Brian Cox Live

Given that I got the tickets as a Christmas present, I had been waiting a long time to see Professor Brian Cox’s live show when it came to Preston Guild Hall yesterday evening. And it was certainly a good turnout, with the show sold out and apparently about 2000 people in the audience. Brian Cox, in case you don’t know, is a physicist whose scientific research is generally based around particle physics – but he is best known for presenting popular science programmes, particularly on astronomy. I’d seen him once before, last November, when he conducted the Q&A at Jim Lovell’s lecture in Pontefract.

The main subject of the lecture itself was cosmology – the history of the universe as a whole. In about two hours (not including the interval), Brian delivered an engaging summary of the Big Bang theory and the evidence for it; exactly how the universe initially expanded and the first galaxies came to form; and how this expansion is proceeding today. When it comes to the big picture, this is as big as it gets – or maybe not: one of Brian’s final remarks was on the possibility of the ‘multiverse’, infinite other universes outside our own. Interspersed with this were appearances by Robin Ince, who presents a BBC Radio 4 show with Brian called The Infinite Monkey Cage; he had a lot of funny comments to make, including an impression of Brian Blessed. There was also a Q&A session immediately after the interval, with physicist Jeff Forshaw joining Brian and Robin to answer questions that people had posted on Twitter.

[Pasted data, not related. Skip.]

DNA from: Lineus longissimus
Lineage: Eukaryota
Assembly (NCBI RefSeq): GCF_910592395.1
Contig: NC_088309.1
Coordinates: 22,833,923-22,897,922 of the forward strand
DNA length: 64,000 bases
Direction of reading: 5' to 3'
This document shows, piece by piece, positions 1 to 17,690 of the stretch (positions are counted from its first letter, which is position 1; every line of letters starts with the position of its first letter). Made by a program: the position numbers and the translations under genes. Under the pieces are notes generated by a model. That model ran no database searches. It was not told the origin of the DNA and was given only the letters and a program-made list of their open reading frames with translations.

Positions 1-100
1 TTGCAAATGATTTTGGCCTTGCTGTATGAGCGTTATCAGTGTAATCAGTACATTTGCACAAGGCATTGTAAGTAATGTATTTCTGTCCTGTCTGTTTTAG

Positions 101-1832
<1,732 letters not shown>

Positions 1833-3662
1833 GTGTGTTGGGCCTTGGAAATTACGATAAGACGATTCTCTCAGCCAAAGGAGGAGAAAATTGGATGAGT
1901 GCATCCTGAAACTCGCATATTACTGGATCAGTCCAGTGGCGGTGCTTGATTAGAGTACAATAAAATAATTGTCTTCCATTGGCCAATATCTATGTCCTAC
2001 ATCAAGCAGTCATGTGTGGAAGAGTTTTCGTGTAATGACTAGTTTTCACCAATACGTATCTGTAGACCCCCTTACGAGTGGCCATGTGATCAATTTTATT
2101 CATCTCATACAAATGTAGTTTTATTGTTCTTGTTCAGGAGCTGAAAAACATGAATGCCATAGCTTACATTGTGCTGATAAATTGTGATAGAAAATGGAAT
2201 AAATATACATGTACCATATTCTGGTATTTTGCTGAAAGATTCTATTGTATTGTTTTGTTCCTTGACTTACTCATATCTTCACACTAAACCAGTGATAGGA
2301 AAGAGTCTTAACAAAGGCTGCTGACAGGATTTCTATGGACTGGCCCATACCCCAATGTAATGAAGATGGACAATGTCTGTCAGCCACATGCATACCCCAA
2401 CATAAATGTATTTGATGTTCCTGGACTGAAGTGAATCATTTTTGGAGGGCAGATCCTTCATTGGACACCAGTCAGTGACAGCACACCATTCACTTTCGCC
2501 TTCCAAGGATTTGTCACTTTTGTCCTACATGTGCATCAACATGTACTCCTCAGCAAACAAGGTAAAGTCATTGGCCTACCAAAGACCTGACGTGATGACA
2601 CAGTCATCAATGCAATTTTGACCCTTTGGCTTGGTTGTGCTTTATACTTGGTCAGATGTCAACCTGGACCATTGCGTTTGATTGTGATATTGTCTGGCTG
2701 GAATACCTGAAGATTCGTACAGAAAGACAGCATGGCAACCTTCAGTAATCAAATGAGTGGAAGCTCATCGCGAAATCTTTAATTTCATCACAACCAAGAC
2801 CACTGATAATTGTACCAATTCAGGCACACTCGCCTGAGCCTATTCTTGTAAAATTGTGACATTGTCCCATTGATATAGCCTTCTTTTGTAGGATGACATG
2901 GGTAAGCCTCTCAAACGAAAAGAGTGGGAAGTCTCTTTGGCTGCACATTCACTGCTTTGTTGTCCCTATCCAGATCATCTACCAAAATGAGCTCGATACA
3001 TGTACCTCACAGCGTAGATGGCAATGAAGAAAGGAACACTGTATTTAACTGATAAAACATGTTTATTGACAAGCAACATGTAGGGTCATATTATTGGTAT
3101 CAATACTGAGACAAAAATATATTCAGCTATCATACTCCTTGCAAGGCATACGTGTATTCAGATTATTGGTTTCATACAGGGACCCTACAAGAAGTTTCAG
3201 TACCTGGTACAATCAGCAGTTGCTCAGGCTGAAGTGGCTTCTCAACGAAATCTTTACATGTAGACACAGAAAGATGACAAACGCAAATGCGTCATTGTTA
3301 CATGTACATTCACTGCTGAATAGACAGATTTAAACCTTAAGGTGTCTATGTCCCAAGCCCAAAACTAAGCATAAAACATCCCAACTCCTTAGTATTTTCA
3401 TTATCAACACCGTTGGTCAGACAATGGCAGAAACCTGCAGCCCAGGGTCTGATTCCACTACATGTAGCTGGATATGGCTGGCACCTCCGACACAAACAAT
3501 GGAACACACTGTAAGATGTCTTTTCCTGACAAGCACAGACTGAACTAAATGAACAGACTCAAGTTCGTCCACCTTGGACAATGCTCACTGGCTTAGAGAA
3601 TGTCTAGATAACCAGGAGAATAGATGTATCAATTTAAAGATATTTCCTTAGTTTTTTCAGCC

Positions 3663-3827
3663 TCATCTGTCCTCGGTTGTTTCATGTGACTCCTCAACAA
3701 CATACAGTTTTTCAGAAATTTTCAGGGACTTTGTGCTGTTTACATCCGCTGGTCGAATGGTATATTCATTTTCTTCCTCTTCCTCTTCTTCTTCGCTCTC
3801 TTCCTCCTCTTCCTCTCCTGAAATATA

The whole thing was a great experience, but to me, the most memorable part was the introduction, in which Brian’s objective seemed to be emphasising the scale of the universe and our place within it, to set up what followed. This part of the presentation included a picture of some of the farthest galaxies photographed by the Hubble Space Telescope; given how far the light had had to travel, this was looking back in time to a scene not too long (relatively speaking) after the beginning of the universe. There was also an image from the Curiosity rover on Mars, showing Earth – all of us and all we know – as a tiny blue speck in the sky: what Carl Sagan described as the “Pale Blue Dot”. Most breathtaking was the animation of a 3D representation of the universe, constructed through the Sloan Digital Sky Survey, in which each of the thousands of pinpricks onscreen was a galaxy.

It was the sort of thing that makes you feel very small – but also appreciate how grand and beautiful and incomprehensibly immense our universe is, and how precious our own little planet is as well. We should feel very lucky to be here.

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About velociraptor256

Hi, my name's Richard. I created this blog to talk about my interests - and I have quite a few of those. I love zoology in general, herpetology in particular (especially snakes!), writing (have won National Novel Writing Month seven times so far, plus three Camp Nanowrimos), reading, astronomy, palaeontology, and travel. Thank you for coming to my blog, and I hope you find something that interests you here!
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